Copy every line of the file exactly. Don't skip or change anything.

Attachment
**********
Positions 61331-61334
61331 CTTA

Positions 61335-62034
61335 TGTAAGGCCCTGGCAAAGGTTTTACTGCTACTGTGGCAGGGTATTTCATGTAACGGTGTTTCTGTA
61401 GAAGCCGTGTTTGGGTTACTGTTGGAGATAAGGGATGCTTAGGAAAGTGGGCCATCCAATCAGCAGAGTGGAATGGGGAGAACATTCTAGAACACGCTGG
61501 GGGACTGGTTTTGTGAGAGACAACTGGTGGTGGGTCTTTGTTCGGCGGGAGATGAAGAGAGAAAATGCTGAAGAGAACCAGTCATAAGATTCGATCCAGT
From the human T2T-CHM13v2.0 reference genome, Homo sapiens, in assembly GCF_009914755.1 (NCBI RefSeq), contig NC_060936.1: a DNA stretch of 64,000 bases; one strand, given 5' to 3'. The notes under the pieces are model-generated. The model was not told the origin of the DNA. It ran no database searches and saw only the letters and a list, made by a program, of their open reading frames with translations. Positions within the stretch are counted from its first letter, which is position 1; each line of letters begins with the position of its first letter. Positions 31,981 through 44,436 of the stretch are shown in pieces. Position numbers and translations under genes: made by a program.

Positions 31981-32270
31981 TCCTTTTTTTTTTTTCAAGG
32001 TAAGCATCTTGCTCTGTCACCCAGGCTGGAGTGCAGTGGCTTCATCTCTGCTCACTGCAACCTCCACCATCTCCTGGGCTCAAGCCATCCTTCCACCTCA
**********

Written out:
Positions 61331-61334
61331 CTTA

Positions 61335-62034
61335 TGTAAGGCCCTGGCAAAGGTTTTACTGCTACTGTGGCAGGGTATTTCATGTAACGGTGTTTCTGTA
61401 GAAGCCGTGTTTGGGTTACTGTTGGAGATAAGGGATGCTTAGGAAAGTGGGCCATCCAATCAGCAGAGTGGAATGGGGAGAACATTCTAGAACACGCTGG
61501 GGGACTGGTTTTGTGAGAGACAACTGGTGGTGGGTCTTTGTTCGGCGGGAGATGAAGAGAGAAAATGCTGAAGAGAACCAGTCATAAGATTCGATCCAGT
From the human T2T-CHM13v2.0 reference genome, Homo sapiens, in assembly GCF_009914755.1 (NCBI RefSeq), contig NC_060936.1: a DNA stretch of 64,000 bases; one strand, given 5' to 3'. The notes under the pieces are model-generated. The model was not told the origin of the DNA. It ran no database searches and saw only the letters and a list, made by a program, of their open reading frames with translations. Positions within the stretch are counted from its first letter, which is position 1; each line of letters begins with the position of its first letter. Positions 31,981 through 44,436 of the stretch are shown in pieces. Position numbers and translations under genes: made by a program.

Positions 31981-32270
31981 TCCTTTTTTTTTTTTCAAGG
32001 TAAGCATCTTGCTCTGTCACCCAGGCTGGAGTGCAGTGGCTTCATCTCTGCTCACTGCAACCTCCACCATCTCCTGGGCTCAAGCCATCCTTCCACCTCA